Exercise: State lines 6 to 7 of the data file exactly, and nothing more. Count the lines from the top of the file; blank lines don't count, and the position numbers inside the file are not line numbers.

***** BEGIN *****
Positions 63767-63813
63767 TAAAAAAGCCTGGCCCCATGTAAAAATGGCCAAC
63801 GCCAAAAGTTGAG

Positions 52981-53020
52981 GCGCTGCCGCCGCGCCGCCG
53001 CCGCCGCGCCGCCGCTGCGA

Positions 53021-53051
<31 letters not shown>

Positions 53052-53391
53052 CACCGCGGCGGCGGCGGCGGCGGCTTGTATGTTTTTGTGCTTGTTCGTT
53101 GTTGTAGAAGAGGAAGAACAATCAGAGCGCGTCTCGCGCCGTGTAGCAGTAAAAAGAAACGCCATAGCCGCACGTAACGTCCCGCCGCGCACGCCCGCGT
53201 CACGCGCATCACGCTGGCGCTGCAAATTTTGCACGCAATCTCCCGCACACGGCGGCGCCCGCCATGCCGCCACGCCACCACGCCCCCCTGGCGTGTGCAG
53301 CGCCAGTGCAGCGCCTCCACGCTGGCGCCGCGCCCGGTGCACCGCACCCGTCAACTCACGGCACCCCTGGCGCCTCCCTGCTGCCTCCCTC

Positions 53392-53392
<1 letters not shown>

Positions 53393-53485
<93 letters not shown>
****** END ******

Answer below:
53001 CCGCCGCGCCGCCGCTGCGA

Positions 53021-53051